My friend Tim Boivin sent this article to me a couple of weeks ago. Tim’s been around the block as a youth leader with the Boy Scouts, and as a soccer coach. He even coached a recent Winter Olympian (although not in the sport for which he went to the Olympics, however).

The article addresses a topic that is a concern to many players and parents these days – playing time. Or perhaps more accurately a lack of playing time and how to deal with it.

In today’s world the typical reaction to a lack of playing time is to complain to your parents (if you’re a player), other parents (if you’re a parent), eventually the coach, and anyone else who will listen. It can become pretty toxic pretty fast.

Now, there are some legitimate cases where playing time decisions are based more on who the coach likes, or who raised the most sponsor money, or whose parents are on the Board, or which players babysit the coach’s kids for free, or other factors like that. In those instances, the complaints are justified.

But as the article points out, there is another common cause – the amount of effort the player puts in to improve her skills, both during practice and on her own. As the old saying goes, you can’t control the outcome but you can control your effort.

The easiest thing to do is complain when things aren’t going your way. Especially if you’re used to having everything handed to you.

If you’re not getting playing time, however, the first place you should look is in the mirror.

Do you hustle in practice – really, truly hustle, running from station to station and giving 100% in every drill and activity? Or do you try to skate through practice breaking as little of sweat as possible?

Coaches make a lot of their game day decisions before the actual game day. Good coaches look at who wants it, and who is willing to run through a wall to get it. Especially at the upper levels.

Often the difference in skills isn’t that great, so what coaches are looking for are competitors. They want players on the field who won’t quit no matter the circumstances, who will dive for balls or look to take the extra base or even take a pitch in the backside if it will help their team win the game.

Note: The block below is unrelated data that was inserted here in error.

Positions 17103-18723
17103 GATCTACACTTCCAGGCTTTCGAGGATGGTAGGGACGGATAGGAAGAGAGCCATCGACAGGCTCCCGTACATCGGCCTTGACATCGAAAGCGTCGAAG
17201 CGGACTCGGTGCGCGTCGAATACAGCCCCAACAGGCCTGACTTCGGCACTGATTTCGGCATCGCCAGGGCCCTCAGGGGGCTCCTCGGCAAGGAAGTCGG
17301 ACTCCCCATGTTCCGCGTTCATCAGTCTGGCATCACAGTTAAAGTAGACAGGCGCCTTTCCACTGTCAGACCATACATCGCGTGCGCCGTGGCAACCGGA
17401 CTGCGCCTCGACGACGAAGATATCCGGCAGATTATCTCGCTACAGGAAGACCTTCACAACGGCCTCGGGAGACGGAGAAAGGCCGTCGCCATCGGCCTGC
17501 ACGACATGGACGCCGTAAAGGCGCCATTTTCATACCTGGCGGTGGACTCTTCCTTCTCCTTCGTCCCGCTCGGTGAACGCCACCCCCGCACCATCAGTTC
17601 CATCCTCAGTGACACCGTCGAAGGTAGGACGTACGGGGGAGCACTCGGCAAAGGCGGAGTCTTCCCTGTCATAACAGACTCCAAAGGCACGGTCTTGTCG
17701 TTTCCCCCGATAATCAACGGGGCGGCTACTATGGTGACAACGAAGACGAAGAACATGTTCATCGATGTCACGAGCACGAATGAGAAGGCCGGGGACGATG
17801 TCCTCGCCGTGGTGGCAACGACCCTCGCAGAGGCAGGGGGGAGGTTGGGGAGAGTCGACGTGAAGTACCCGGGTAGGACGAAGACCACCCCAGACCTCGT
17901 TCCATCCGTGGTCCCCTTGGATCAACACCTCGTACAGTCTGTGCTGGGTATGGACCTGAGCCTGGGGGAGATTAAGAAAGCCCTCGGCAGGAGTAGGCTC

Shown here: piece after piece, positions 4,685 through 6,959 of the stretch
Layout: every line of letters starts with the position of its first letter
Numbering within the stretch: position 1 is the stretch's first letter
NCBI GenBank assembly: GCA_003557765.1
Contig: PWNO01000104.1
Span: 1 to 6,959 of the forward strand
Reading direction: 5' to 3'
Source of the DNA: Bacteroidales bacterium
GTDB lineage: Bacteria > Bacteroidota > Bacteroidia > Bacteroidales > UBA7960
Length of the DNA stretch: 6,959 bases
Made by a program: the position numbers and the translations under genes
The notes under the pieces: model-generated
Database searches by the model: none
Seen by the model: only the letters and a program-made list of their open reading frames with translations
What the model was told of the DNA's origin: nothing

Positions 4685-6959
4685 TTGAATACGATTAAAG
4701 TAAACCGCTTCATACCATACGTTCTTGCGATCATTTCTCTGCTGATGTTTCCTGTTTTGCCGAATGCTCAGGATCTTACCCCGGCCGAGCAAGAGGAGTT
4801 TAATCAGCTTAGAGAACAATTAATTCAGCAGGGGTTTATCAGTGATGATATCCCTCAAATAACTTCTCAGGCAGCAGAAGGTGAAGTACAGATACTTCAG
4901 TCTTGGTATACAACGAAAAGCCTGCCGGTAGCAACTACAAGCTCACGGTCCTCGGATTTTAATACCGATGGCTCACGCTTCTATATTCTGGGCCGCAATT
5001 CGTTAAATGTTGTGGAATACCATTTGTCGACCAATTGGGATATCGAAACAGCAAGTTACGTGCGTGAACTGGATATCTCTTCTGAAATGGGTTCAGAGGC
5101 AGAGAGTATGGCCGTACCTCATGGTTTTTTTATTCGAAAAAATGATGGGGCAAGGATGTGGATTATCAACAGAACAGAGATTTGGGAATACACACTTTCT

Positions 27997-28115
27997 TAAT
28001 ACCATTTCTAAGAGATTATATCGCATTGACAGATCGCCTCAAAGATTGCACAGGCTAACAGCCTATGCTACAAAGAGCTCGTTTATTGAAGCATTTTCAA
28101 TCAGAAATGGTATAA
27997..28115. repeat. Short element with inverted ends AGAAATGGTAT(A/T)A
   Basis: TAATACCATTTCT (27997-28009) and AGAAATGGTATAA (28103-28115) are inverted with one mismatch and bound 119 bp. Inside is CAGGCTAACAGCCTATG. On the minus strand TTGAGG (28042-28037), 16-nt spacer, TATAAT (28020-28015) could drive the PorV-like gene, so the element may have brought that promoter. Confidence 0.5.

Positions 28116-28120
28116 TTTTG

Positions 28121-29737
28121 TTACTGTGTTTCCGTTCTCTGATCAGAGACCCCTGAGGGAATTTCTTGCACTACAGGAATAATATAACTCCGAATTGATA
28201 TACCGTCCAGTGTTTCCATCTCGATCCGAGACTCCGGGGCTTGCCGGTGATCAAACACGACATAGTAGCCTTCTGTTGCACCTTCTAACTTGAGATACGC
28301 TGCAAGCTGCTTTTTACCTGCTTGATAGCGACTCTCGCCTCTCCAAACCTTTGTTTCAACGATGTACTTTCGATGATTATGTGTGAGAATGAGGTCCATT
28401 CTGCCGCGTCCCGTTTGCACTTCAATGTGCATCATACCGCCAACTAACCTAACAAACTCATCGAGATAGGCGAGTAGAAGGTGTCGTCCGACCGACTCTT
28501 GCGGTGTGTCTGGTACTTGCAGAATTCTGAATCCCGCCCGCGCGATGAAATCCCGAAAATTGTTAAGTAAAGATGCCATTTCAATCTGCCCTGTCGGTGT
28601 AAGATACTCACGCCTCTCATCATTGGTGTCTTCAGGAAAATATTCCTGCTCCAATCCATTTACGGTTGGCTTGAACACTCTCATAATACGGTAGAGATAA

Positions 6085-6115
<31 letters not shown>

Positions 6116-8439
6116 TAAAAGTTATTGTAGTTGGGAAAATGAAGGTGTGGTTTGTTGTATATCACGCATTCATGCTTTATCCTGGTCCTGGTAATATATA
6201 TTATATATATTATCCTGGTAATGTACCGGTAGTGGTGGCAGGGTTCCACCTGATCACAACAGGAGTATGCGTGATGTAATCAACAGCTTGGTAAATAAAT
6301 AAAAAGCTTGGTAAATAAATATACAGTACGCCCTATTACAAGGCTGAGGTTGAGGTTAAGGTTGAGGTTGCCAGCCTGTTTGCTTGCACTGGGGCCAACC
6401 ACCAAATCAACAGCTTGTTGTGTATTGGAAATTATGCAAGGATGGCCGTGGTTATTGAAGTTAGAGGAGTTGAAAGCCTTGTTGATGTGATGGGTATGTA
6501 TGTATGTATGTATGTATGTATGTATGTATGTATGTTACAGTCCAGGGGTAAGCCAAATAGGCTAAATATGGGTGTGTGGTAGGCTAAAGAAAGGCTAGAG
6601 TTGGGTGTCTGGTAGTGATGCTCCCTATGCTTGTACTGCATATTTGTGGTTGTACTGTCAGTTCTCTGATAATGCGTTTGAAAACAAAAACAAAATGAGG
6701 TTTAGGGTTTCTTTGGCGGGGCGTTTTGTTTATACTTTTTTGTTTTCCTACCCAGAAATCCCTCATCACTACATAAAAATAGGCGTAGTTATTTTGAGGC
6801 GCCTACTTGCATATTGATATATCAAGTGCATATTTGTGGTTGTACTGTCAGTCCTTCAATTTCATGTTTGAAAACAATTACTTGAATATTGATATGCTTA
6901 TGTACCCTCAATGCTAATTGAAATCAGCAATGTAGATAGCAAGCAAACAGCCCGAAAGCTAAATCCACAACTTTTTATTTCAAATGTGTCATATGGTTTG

Another thing to look at is the type of teammate you are. Are you supportive of others, or do you sulk if things aren’t going your way no matter how the rest of the team is doing? Team chemistry is critical, so those who create positive chemistry are going to tend to be given preference over those who don’t.

The good news is all of this is controllable. There are really only two things you can control – yourself, and how you react to everything you can’t control.

Did you strike out or make an error? Suck it up Buttercup and do better next time. Did the umpire call ball four when she clearly should have said strike three? Shake it off and get the next hitter.

Is the air cold or the ground wet? Increase your focus on the task at hand and you won’t be bothered by it. Having a bad day off the field? Don’t let it affect your performance on the field.

The more you take command of yourself and give maximum effort, the more likely you are to find yourself on the field.

At the very young levels, the goal should be equal playing time to help players find their love for the game. But along the way – often around 14U – that starts to change, and it becomes about performing.

If you want to get on the field, give your coach a reason (or multiple reasons) to put you on the field. And keep you there.

Next week I’ll share an example of a college player who has done just that – to the benefit of both herself and her team.